Coccidiosis is one of the most important poultry diseases worldwide.
What is the cause?
It is caused by a protozoal parasite that multiplies in the gut, specific to different hosts. Not all species of coccidia are harmful but there are five of the Eimeria species pathogenic to chickens, five in turkeys, three in geese, three in ducks, and three in pheasants.
What are the signs of infection?
Enteritis – that is inflammation of the intestine - is present in all coccidia infections and usually accompanied by diarrhea which may or may not have mucus and blood in it. Poor growth, depression, emaciation, and impaired feed conversion is common and mortality can be increased.
How it is transmitted?
The infective oocyst - coccidia egg - is eaten with droppings by the bird and then multiplies over about 7 days within the gut, thousands of new oocysts resulting from just one ingested oocyst. The bird then sheds the infective oocysts and the cycle
Day-old chicks do not get immunity from their mother. Birds of any age are susceptible, but most acquire infection early in life which gives them some immunity. Immunity is best kept strong by a low level of infection, which is what happens in the free-range.
Birds kept or reared on litter are more at risk when the coccidia has conditions that suit it such as wet litter. If the birds are also stressed by environmental factors such as cold, overcrowding, and poor ventilation then disease results. The oocysts are very resistant to destruction, either by disinfectants or by drying out, and can survive for months or years.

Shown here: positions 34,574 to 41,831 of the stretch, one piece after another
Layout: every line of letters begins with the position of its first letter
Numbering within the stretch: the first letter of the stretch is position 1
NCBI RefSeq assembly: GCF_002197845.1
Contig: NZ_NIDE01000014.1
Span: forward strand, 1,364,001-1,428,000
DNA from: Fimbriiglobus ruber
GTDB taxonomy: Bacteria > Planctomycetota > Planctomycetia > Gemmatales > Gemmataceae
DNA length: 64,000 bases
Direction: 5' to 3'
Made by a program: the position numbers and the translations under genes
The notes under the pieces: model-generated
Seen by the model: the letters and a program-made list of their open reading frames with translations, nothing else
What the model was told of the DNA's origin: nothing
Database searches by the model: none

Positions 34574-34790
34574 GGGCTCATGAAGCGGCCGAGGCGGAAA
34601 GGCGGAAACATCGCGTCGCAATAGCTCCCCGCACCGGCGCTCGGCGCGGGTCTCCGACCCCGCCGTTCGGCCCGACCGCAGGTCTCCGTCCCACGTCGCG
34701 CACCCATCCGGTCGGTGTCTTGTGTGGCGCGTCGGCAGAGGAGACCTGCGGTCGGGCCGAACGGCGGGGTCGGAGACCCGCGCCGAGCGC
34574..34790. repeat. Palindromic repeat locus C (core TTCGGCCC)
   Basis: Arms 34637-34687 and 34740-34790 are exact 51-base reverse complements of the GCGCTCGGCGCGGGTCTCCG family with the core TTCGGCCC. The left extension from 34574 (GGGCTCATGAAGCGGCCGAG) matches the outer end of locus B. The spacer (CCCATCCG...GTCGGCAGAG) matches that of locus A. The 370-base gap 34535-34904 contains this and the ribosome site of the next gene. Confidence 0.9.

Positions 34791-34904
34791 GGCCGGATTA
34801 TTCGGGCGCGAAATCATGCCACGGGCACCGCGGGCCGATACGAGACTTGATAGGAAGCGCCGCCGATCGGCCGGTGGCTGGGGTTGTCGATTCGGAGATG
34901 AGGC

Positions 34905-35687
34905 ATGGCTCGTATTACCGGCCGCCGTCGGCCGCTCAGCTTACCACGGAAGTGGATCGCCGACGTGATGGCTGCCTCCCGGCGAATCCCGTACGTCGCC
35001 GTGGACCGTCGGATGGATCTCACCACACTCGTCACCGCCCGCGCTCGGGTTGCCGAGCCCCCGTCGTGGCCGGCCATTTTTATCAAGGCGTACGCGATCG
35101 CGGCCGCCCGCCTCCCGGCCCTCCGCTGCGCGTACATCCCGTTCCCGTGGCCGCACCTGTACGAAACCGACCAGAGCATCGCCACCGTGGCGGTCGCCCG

The coccidia species have different areas of the gut which they prefer, some producing bloody diarrhea, high levels of mucus, white diarrhea, and others stunting growth.
Infection can show from 3-6 weeks of age and infective oocysts can be transported by people looking after the birds. Older birds can become infected if either their immunity has been reduced due to being kept on a wire floor thus no access to droppings and therefore no trickle infection and then put onto the litter, or if environmental stressors reduce their immunity. The birds generally look hunched and depressed with or without blood in the droppings.
What is the economic impact of coccidiosis?
This disease is very common and unless controlled has a severe economic impact. Even low levels of infection cause ill thrift and loss of production with increased mortality.
What is the treatment of Coccidiosis?
Anticoccidial drugs can be used. Free-range reduces the incidence of disease while still providing trickle infection to boost immunity.
Temperatures above 56ºC and below freezing are lethal to oocysts, as is desiccation. Oocysts can stay in sheds despite disinfection unless a specific oocidal ("egg-killing") disinfectant is used.
What is the importance of Vaccination?
The better treatment and prevention for chickens is vaccination. This contains species of coccidia that are weakened so that they cause the chicken to mount an immune response but not to become infected.